December 21, 2008
This is a heartfelt, comforting and grounding piece written for the somewhat happy ending of the film, Against the Tide.
December 20, 2008
This is the season where a simple phrase like “Let it snow…” will set my brain into running a song over and over. Bill teases me by singing the first line of “Chestnuts roasting on…” and off my brain will ramble. These songs are so deeply programmed that I find it close to impossible to turn them off or ignore. They are everywhere. Haunting me in the supermarket, on the radio and internet then following me home, while I work and while I sleep. Please, please can the holidays be over sooner than later?
There are music greats who have capitalized on the holiday and have written terrible songs but because of who they are, the song gets played. Case in point: “Wonderful Christmastime” by Paul McCartney. What happened to his great writing like “Yesterday” and “Sargeant Pepper’s Lonely Heart’s Club Band”. Play those songs a lot. I could listen to those songs forever.
My bottom line is that although I know I am in the minority, I don’t want holiday songs foisted upon me in public spaces even if I do get the warm and fuzzy of it all. Random Connections rants about XM radio’s devotion of an entire channel to Christmas music and it’s not the classics, it’s doggies and meowing cats and strange original songs, Twisted Sister singing “O, Come all ye faithful? Please give me a break.
Although I don’t like the repetition and the constant reminder of Bing Crosby or Frosty the Snowman, I am taking a deeper and more generous look at the songs this year and this has reminded me of powerful yearnings we all have to be merry, to bring light into the early darkness. There is the warmth and closeness I love when I am together with my family around the fire, laughing and celebrating our health and good fortune.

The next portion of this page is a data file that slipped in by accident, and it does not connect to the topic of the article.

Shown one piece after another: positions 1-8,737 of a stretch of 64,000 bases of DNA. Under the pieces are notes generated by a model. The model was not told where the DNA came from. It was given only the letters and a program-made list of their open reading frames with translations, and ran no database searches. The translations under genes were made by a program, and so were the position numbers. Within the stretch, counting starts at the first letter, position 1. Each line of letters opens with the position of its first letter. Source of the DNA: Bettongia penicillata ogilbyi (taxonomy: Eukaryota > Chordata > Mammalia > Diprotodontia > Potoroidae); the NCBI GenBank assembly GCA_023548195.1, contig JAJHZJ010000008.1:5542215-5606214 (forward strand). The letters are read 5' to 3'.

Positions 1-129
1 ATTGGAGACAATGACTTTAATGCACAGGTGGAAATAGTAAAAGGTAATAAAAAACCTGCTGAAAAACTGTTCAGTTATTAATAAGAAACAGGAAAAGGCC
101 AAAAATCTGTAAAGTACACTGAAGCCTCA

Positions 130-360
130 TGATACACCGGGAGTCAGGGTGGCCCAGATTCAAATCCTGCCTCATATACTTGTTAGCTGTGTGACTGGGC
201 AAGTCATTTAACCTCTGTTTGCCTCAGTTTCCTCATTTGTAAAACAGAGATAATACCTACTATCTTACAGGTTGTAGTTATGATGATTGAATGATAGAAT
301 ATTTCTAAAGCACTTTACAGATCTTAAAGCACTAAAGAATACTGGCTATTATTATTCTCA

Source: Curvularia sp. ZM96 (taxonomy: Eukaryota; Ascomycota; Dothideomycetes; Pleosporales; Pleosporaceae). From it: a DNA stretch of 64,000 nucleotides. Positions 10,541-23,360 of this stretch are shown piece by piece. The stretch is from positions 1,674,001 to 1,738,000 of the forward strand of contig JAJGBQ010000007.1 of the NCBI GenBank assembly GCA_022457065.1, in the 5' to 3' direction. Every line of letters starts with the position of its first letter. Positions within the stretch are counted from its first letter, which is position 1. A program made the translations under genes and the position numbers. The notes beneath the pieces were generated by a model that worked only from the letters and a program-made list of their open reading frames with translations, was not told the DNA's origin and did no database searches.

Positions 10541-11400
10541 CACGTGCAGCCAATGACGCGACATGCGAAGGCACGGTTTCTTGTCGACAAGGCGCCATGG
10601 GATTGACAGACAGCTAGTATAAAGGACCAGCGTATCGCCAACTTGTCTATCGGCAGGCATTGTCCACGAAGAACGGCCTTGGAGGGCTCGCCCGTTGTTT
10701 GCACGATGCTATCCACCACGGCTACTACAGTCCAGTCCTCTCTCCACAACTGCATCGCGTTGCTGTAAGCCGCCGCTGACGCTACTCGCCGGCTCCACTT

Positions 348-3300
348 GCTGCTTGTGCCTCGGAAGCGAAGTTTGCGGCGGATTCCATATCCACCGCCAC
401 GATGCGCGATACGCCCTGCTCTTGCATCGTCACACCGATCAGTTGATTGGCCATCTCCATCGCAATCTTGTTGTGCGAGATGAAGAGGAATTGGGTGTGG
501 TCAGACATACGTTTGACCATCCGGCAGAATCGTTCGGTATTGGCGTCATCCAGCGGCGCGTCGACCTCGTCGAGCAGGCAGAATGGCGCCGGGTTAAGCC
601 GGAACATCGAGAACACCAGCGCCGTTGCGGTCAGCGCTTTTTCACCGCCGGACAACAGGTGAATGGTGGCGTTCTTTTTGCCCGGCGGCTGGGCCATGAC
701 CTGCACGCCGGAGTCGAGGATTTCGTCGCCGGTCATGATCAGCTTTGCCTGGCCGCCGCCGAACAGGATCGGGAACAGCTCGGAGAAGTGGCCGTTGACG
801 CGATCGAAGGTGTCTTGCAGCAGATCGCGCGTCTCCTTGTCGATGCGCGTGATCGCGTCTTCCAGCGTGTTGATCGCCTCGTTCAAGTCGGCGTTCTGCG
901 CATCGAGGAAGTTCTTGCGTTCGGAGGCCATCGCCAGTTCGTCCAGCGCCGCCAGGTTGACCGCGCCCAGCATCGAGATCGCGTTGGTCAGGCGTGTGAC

Along the same lines, this year we are not giving gifts, we are making donations to support others who are less fortunate and we are going to spend me ore time appreciating our friends an family verbally and through written notes. Micah has written a letter to all his friends encouraging them to do the same.
He says: ” This season of giving, I wish to be the change I want to see in the world. For me that means instead of buying things for myself or my family, I will write them letters. Cards and note are personal – objects are meaningless. I don’t plan on writing one-liners, or buying hallmark cards, I plan on telling people I love them and that I’m happy to be present with them and some things here and there. I will donate some money to a charity or two that can do some good. If it’s not about the gift and it’s the thought that counts, then screw the gifts let’s share our thoughts and our feelings. Spoken words, and written letters are more powerful than shiny iPods and colorful shoes. This is a chance for me, for us, to spread love and happiness and laughter and togetherness”.
I couldn’t agree more. Let’s just choose great music.